Read Full Post »

Reuters

December 6, 2017

Rats join mosquitoes as targets for ‘gene drive’ pest control

LONDON (Reuters) – Rodents have joined mosquitoes in the cross-hairs of scientists working on a next-generation genetic technology known as “gene drive” to control pests.

FILE PHOTO: A rat eats pieces of bread thrown by tourists near the Pont-Neuf bridge over the river Seine in Paris, France, August 1, 2017. REUTERS/Christian Hartmann/File Photo

Researchers in Scotland said on Tuesday they had developed two different ways to disrupt female fertility in rats and mice, building on a similar approach that has already been tested in the lab to eliminate malaria-carrying mosquitoes.

So-called gene drives push engineered genes through multiple generations by over-riding normal biological processes, so that all offspring carry two copies. Usually, animals would receive one copy of a gene from the mother and one from the father.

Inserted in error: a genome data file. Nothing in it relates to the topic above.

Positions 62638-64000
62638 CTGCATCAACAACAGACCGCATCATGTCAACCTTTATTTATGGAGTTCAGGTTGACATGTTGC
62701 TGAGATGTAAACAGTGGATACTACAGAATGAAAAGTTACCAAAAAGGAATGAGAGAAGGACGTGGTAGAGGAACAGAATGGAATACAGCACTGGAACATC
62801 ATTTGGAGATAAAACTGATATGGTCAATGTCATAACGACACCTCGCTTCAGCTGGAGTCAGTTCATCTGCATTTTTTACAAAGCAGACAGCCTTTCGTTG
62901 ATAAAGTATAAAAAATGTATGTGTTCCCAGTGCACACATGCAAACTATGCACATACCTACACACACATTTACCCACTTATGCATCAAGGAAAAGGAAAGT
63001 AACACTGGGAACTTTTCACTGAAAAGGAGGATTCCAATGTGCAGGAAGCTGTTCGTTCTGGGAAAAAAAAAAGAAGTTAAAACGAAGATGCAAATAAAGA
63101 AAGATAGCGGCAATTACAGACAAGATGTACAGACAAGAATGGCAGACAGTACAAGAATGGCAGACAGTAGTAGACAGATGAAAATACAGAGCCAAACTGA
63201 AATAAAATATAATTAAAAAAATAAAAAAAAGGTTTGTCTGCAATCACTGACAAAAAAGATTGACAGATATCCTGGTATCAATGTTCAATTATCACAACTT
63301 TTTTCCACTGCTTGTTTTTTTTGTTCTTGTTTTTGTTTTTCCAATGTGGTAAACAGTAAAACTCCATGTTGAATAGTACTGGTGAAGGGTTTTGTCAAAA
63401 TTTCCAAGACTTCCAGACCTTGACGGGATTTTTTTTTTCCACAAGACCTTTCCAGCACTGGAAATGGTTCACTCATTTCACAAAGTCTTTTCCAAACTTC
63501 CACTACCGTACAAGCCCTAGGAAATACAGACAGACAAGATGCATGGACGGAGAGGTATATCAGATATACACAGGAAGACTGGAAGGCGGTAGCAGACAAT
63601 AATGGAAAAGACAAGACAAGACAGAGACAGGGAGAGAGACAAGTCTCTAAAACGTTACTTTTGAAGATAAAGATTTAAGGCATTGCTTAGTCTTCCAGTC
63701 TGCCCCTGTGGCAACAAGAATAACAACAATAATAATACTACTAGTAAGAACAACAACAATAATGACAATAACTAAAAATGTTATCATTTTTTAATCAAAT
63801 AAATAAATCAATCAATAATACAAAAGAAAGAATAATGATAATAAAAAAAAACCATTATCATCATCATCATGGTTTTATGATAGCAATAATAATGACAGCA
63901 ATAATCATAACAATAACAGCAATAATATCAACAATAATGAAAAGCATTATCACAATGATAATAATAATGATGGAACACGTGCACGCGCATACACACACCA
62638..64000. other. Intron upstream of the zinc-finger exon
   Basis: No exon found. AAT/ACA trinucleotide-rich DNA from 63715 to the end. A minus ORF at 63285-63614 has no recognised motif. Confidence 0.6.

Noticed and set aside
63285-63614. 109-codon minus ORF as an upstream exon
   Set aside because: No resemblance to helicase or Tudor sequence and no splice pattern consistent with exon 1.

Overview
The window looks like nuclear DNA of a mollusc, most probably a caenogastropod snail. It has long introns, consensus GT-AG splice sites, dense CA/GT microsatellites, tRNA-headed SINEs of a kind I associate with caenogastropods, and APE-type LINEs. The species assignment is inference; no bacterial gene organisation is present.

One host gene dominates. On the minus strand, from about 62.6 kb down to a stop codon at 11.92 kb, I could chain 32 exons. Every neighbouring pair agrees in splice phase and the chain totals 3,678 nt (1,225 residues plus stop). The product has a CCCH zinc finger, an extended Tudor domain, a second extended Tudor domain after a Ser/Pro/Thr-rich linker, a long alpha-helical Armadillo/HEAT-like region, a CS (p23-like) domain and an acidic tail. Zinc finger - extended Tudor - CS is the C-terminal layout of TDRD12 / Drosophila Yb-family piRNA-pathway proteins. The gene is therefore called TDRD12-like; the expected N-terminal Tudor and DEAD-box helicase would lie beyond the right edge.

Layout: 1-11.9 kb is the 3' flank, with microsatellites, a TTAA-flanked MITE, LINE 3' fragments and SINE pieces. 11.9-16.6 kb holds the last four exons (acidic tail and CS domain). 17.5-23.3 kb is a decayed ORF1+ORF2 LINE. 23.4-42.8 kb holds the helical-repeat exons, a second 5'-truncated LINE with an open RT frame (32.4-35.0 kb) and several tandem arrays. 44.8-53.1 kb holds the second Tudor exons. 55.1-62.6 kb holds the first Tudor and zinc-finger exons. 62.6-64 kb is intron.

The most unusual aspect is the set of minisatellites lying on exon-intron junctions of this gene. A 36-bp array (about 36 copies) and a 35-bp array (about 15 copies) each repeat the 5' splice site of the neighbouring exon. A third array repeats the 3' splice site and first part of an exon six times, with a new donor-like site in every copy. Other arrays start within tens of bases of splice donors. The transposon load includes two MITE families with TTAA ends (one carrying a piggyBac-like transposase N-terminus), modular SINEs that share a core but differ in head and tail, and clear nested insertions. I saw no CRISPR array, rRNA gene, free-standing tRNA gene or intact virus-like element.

The technique is extremely powerful but also controversial, since such genetically engineered organisms could have an irreversible impact on the ecosystem.

Concerns about the proliferation of mutant species have led some to call for a gene drive ban, but Bruce Whitelaw of the University of Edinburgh’s Roslin Institute believes that would be short sighted.

“A moratorium would prevent the research which is required for us to understand if and how this can be used in an advantageous way for our society,” he told reporters in London.

“We need to have an understanding of what gene drive can do and how it can be controlled so that decisions are based on knowledge rather than fear.”

A key appeal of a gene drive is its durable effect on pests, whether they are disease-carrying insects or crop-eating rodents. And since relatively small numbers of animals would need to be released initially, it is likely to be quite cheap.